The local law, as elsewhere, provides an administrative procedure for the assessment of realty. An assessor to fix the value of the property in the first instance, and a board of tax appeals to review the action of the assessor in the second instance are constituted. Proceeding before this board for relief against excessive and irregular taxation. Here must the aggrieved party go for the correction of errors in assessments. Administrative remedies must be exhausted before resort can be had to the courts. It is a condition precedent to the exercise of the taxpayer's right of action in a court of justice that previous and timely effort shall have been made on his part to have the board of tax appeals correct an alleged error while the matter was yet in their hands and under their control. Even when the courts assume jurisdiction, they will not presume to interfere with the intelligent exercise of he judgment of men specially trained in appraising property. (See Stanley vs. Supervisors of Albany [1887], U.S., 535.) This is hardly our case. We do not have before us merely a dispute as to an excessive or unequal assessment. The assessment is claimed to be wholly void. The contention is that the assessor has attempted to levy a tax upon property, which is by law exempt, and that in this attempt the assessor has violated the provisions of law which exist for the protection of the taxpayer. Not the correctness of the assessment, but the legality of the assessment in involved. The rule of taxation is that where the tax is illegal, the taxpayers may bring an action directly in the courts to recover back the tax. (Roman Catholic Church vs. Hastings and City of Manila [1906], 5 Phil., 701, citing 2 Cooley on Taxation, 3rd ed, p. 1382, and Stanley vs. Supervisors of Albany, supra.) This court has taken cognizance of questions concerning assessments of and improvements on realty in a number of cases. (See Fernandez vs. Shearer [1911], 19 Phil., 75; Ayala de Roxas vs. City of Manila [1914], 27 Phil., 336; Young Men's Christian Association of Manila vs. Collector of Internal Revenue [1916], 33 Phil. Rep., 217.) The distinction is between a void and an erroneous tax. The first identifies the existing situation and gives jurisdiction to the courts. The situation in its simplest terms may be described as follows: The citizen is forced to pay the alleged tax. As will hereafter appear, he had no appropriate opportunity to present his grievance to the board of tax appeals. He did all that was required by protesting at the time of paying the tax. The citizen can therefore in turn be permitted to bring suit to recover the amount which he claims was unlawfully collected. Appeal to the board of tax appeals is not a necessary prerequisite. Nor is the decision of the assessor as to right to tax property of such a judicial or discretionary character as to be free from collateral attack. When the state (here the city of Manila) makes the assessment, and when the citizen pays the tax under protests, the state and the state and the on reasonably equal terms. The power of the state and the remedy of the citizen are and should be reciprocal. It is for the courts to arbitrate the controversy between the state and the citizen. The Court of First Instance of the city of Manila had jurisdiction over this suit and the Supreme Court of the Philippine Islands now possesses similar appellate jurisdiction.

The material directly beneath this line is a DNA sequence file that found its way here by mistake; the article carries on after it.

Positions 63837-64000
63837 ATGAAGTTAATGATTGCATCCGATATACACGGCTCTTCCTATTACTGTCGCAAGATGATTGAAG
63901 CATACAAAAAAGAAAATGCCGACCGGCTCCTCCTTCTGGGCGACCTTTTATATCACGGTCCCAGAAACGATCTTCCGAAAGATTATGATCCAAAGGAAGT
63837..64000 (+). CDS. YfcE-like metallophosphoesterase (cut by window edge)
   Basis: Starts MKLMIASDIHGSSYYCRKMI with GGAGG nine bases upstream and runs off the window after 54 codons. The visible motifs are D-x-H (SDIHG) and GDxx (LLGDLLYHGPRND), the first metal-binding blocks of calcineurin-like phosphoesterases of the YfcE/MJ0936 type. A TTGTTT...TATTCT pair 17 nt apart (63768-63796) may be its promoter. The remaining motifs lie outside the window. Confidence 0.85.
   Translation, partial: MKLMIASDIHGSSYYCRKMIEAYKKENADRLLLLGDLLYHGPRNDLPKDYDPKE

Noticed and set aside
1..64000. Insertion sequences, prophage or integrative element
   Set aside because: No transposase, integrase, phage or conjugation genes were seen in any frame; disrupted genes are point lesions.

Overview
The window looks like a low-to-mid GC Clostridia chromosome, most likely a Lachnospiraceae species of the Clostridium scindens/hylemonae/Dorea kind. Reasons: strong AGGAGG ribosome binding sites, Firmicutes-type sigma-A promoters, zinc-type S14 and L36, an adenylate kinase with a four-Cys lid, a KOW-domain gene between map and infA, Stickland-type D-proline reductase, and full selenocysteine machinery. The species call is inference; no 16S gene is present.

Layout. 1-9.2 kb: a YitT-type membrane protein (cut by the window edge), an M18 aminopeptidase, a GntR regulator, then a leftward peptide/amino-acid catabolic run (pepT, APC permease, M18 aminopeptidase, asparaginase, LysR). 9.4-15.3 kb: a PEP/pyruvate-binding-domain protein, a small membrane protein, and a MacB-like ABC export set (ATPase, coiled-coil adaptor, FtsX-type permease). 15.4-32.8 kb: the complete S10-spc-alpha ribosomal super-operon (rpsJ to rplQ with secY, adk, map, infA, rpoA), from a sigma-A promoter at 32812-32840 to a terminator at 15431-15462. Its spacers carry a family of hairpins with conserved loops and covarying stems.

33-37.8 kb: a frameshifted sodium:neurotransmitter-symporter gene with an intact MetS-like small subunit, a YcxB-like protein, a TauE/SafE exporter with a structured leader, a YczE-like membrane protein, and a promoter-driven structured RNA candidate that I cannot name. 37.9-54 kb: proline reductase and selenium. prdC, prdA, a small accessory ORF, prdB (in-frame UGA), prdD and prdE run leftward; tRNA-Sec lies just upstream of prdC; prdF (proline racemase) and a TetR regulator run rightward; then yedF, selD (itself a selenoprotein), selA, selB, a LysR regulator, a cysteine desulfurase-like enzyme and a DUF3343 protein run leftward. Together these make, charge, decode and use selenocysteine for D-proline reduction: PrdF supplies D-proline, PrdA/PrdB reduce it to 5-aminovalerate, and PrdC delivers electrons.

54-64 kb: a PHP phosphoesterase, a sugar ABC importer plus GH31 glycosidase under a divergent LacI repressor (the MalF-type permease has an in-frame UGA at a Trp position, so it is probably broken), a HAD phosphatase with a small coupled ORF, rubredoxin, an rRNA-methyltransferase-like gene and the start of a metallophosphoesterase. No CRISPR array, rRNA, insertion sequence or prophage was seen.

2. Legality of assessment. - The second, third, and fourth assignments of error concern the point of when an improvement can be said to be completed within the meaning of the Manila Charter. We feel it unnecessary to decide this question for even more basic in aspect is the point raised by the fifth assignment of error concerning the legality of the assessment, particularly as relating to notification. The exact situation can be more vividly pictured by quoting the provisions of the law and then applying these provisions to the facts. The Manila Chapter provides: "It shall be the duty of each person who at any time acquires real estate in the city, and of any person who constructs or adds to any improvement on real estate owned by him within the city, to prepare and present to the city assessor and collector, within a period of sixty days next succeeding the completion of such acquisition, construction or addition, as sworn declaration setting forth the value of the real estate acquired or the improvement constructed or addition made by him and containing a description of such property sufficient to enable the city assessor and collector readily to identify the same. . . ."(Section 2484, Administrative Code of 1917.) Plaintiffs were under obligation to present a declaration of their improvements within sixty days succeeding completion, i.e. on or before April 15, 1915. Under an attempted assessment in November and December, 1914, the plaintiffs had and could have had no opportunity to comply with the law. The Charter continues: "The city assessor and collector shall, during the first fifteen days of December of each year, add to his list of taxable real estate in the city the value of the improvements placed upon such property during the preceding year, and any property which is taxable and which has theretofore escaped taxation. . . ." (Sec. 2487, Administrative Code of 1917.) Between December 1 and December 15, 1915, the city assessor and collector was under the obligation of adding the improvement on the Roxas property to the assessment list. Between December 1 and December 15, 1914, the city assessor and collector could not prematurely and by anticipation perform this duty on improvements not yet completed. There may be doubt as to the exact meaning which should be given to the words "during the preceding year." The common sense construction would be that the phrase includes December of the previous year and the current year up to December. The city assessor and collector perforce could not in 1914 levy a tax on incomplete improvements made during the current year, when the statute only authorized him to make such levy upon completed improvements made during the year. The Charter continues: "He (the city assessor and collector) shall give notice by publication for ten days prior to December first in two newspapers of general circulation published in the city, one printed in English and one in Spanish, that he will be present in his office for that purpose on said days, and he shall further notify in writing each person the amount of whose tax will be changed by such action or such proposed change, by delivering or mailing such notification to such person or his authorized agent at the last known address of such owner or agent in the Philippine Islands some time in the month of November." (Sec. 2487, Administrative Code of 1917.) And finally the Charter